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Busting Small Business Affordable Care Act Myths

Health Care
Article
11/21/2013

Updated: July 6, 2016

Health care and other insurance benefits can be a great way for companies to attract the most talented candidates to their companies. However, there are several small business compliance myths associated with providing health care. Much of the false sentiment surrounding the health care law centers on confusion that has resulted from the implementation of the Affordable Care Act (ACA). This is fairly common whenever new, complex legislation is created. Even so, it's important for small business owners to separate fact from fiction.

Myth: Lawsuits Will Abound

Fox Business recently noted that many small business owners hold the erroneous belief that they will be sued if they fail to offer some sort of health insurance policy under the new laws. In fact, there is no requirement to offer insurance. There is only a risk of being assessed an excise tax under the Employer Shared Responsibility (ESR) provision if an employer is subject and a full-time employee gets a premium tax credit through the exchange. The article states that according to Rocket Lawyer 97 percent of American enterprises do not have to provide insurance or risk a potential ESR assessment because they have fewer than 50 employees on their payrolls. 

The current ESR provision only applies to companies with up to 100 or more full time (including full-time equivalent – FTE) employees or more. Also, enterprises with more than 50 full-time workers, including FTEs are eligible to take advantage of a fee exemption for their first 30 full-time employees under one of the two types of ESR penalties.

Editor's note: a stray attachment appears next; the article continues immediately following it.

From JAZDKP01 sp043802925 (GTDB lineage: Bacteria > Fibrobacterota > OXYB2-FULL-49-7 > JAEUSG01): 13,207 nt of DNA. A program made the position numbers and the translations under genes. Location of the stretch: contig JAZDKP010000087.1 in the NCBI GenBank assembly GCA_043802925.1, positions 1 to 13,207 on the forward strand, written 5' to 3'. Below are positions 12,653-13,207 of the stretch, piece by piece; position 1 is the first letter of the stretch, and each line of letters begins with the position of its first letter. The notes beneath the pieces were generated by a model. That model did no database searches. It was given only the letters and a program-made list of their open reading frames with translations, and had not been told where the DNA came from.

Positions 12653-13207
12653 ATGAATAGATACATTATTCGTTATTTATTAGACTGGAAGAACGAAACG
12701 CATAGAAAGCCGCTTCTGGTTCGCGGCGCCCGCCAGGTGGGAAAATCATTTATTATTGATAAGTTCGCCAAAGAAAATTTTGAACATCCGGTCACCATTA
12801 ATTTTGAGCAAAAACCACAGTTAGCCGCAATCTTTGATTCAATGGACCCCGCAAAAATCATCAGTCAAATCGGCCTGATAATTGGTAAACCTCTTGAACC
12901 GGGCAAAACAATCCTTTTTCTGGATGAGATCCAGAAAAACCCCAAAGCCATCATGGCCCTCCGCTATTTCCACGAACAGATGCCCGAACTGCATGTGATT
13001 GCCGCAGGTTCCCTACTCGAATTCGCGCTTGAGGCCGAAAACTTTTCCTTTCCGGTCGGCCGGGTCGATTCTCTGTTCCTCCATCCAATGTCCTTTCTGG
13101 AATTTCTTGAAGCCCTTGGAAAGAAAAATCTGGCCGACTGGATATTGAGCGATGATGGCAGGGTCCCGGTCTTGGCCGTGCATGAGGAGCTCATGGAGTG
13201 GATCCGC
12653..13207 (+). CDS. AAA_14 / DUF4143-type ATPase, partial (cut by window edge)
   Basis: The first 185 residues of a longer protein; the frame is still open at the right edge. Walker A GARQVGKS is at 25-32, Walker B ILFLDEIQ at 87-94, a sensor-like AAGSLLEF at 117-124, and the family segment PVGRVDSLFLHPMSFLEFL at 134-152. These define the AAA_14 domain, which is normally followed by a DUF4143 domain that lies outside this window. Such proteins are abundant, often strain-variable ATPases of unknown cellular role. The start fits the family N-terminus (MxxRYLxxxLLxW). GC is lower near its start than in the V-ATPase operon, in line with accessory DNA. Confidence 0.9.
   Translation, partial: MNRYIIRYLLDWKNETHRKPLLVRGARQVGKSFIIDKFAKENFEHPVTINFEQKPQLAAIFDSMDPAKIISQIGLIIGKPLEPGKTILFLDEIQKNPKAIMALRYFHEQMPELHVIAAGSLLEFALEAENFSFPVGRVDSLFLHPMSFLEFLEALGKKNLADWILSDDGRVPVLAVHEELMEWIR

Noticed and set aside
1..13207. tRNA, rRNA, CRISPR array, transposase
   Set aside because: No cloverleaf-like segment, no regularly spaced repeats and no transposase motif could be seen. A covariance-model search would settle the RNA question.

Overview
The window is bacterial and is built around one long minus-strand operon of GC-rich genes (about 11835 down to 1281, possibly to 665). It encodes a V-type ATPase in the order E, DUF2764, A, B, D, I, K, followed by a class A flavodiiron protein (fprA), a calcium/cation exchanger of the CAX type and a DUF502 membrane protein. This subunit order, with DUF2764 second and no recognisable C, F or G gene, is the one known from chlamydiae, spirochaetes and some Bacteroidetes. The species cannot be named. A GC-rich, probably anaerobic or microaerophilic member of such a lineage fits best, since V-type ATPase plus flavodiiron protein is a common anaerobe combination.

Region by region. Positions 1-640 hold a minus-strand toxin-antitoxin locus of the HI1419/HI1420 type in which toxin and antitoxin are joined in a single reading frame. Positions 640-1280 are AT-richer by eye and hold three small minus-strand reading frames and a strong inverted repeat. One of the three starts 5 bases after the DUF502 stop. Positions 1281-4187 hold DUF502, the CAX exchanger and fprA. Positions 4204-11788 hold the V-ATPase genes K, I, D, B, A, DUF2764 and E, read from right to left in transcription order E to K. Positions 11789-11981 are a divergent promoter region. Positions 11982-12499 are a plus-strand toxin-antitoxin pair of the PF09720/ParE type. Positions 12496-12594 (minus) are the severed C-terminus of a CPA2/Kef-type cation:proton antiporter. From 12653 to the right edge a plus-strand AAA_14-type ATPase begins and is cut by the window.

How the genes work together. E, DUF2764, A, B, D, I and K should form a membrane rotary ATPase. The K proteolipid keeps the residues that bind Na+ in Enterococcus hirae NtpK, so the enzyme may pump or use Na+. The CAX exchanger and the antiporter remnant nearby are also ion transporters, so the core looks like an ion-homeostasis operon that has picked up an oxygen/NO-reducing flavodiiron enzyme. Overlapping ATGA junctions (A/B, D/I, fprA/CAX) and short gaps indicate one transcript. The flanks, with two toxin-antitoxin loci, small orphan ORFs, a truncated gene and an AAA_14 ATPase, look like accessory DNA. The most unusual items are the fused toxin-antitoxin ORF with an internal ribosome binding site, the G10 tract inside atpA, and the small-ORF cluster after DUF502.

Fact: Traditional Health Care is Still Available 

There are several new programs being implemented under the ACA, including the SHOP exchange. This marketplace allows small businesses to pool their purchasing power to provide coverage at the lowest possible rates. 

However, Entrepreneur noted that it's still possible - and viable - to pursue traditional coverage varieties. Private market health care providers have been active for many decades and are still great options for both startups and large corporate leaders. In fact, the article stated that the majority of America's small firms will stick with plans from private coverage outlets, even with the ACA providing quality options. 

Myth: ACA Policies are Too Expensive 

Many small businesses have expressed unhappiness over the ACA, indicating that they believe the policy makes it too expensive for them to provide adequate coverage. Although it may require some additional work and due diligence to find the right insurance provider, quality plans are available at reasonable rates. 

According to Entrepreneur, a significant amount of small business funding is not required to implement a plan that employees will appreciate. The source reported that there may be income tax credits available to companies with fewer than 25 FTE employees that cover at least 50 percent of individual coverage premiums. 

Fact: Lawyers are Needed

Going it alone in the insurance game is a dangerous prospect for even the most savvy business leaders. It can be difficult to juggle the demands of owning a company and installing the right healthcare plan for employees. Doing so could lead to poor coverage, unhappy workers and even legal issues if mistakes are made. 

When creating a health care coverage plan, owners should consult with a reputable lawyer to avoid small business legal challenges that can result from sloppy policy implementation. Consulting with a lawyer may represent an additional expense, but it's a worthy investment that will allow businesses to better navigate the changing insurance landscape.

This website contains articles posted for informational and educational value. Paychex is not responsible for information contained within any of these materials. Any opinions expressed within materials are not necessarily the opinion of, or supported by, Paychex. The information in these materials should not be considered legal or accounting advice, and it should not substitute for legal, accounting, and other professional advice where the facts and circumstances warrant.
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